One potential perspective is seeing the movers of the statues as those in society planting the seeds of ideas into your reality, even when they’re not always based on fact. The statues hold a false sense of authority! The narrow perspective of life the cave allows is limiting the holders of the statues, they too do not want to face the true nature of their existence.
But one might think we would get the real reality when we step out of the cave, yet we see that the world is even more vast than we once thought. Although we are getting more of the true reality, we should be humbled by the fact that the expansion of the unknown has also greatly increased. Just consider how the more we learn about space and our cosmos, the less we feel we know.
Escaping the cave is the internalization of this famous quote by Socrates:
“One thing only I know, and that is that I know nothing.”
Could the sun outside of the cave be the source of light in an even larger cave?
What other illusions live beyond?
It’s questions like these we must ask about our own reality. And it’s questions like these that often provide us more questions than answers.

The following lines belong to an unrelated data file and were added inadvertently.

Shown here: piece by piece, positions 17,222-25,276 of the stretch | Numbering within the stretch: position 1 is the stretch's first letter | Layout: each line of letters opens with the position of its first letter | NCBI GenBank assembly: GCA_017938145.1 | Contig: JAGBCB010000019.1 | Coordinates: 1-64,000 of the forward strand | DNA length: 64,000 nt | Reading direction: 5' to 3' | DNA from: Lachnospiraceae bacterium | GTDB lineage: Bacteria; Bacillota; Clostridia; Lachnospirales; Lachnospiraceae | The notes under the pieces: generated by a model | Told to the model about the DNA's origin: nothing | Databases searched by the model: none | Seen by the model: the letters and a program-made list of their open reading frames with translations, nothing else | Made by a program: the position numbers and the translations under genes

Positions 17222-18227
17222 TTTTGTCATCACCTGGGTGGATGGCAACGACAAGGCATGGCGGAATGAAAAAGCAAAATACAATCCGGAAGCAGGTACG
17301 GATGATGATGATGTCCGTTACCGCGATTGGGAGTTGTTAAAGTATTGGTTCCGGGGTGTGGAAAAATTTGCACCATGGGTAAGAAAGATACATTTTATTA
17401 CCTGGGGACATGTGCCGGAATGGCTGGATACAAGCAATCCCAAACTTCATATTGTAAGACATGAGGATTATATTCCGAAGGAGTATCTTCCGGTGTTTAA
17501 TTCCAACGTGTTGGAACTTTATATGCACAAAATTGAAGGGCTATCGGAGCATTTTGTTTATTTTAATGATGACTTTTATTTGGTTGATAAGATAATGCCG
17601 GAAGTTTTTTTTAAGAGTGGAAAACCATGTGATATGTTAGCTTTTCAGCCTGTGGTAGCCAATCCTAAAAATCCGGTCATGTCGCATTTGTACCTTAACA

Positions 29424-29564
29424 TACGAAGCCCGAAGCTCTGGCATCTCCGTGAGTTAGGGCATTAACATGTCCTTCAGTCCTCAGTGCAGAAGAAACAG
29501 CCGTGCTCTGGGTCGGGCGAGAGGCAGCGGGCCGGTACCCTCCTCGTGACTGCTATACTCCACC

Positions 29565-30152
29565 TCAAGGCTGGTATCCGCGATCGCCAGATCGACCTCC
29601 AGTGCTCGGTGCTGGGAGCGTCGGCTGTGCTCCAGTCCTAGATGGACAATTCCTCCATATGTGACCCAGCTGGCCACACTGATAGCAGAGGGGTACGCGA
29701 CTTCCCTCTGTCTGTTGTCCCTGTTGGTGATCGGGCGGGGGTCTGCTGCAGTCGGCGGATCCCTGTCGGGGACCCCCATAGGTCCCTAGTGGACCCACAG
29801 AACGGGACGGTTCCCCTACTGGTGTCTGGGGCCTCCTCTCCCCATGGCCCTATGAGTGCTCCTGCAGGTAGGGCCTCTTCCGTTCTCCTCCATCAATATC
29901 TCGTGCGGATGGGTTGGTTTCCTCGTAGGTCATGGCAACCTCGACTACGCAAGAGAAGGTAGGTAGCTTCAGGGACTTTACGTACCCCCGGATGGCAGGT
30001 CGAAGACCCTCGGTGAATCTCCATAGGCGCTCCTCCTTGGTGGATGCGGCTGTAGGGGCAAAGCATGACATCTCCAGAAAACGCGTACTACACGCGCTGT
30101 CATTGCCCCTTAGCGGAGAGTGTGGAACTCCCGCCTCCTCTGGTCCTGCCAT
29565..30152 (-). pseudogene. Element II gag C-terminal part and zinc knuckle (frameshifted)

In many ways, the allegory of the cave is a retelling of the story of Socrates.
Socrates, the famous Greek philosopher, spent his life questioning the beliefs of his fellow citizens. He was motivated to do this in the pursuit of knowing himself and he felt the best method of achieving this was through dialogue with others; many of whom were considered respected in society.
Socrates was like a prisoner that notices that the shadows on the cave wall are not the true reality! He wanted to find something more by allowing self-doubt into his mindset and making curiosity fundamental to his belief system. He is someone that escapes and sees the light! Where he then decides to come back and take this new humbling sense of reality as motivation to question the beliefs of others—those still believing the shadows on the wall are the true reality.
What happens when we question people's reality?
Well, we don’t like being wrong! Whether it’s politics, vaccines, climate change, and the multitude of other divisive issues, those on the “wrong” side don’t want to be shown the error in their ways.
We don’t allow ourselves to start from the ground of wanting to be right; we start from the ground of not wanting to be wrong.
How far is one willing to go in order to avoid being wrong?
In the case of Socrates, society killed him for it. It was painful for his fellow citizens to see the truth, so instead of facing it, they sentenced him to death.
“There is only one good, knowledge, and one evil, ignorance.” — Socrates
In many ways our society today is much the same. We will search for any pseudoscientific information, random authority figure, and false hope to protect our perception of our truth. Instead of looking to protect our truth, maybe we should embrace seeking the truth.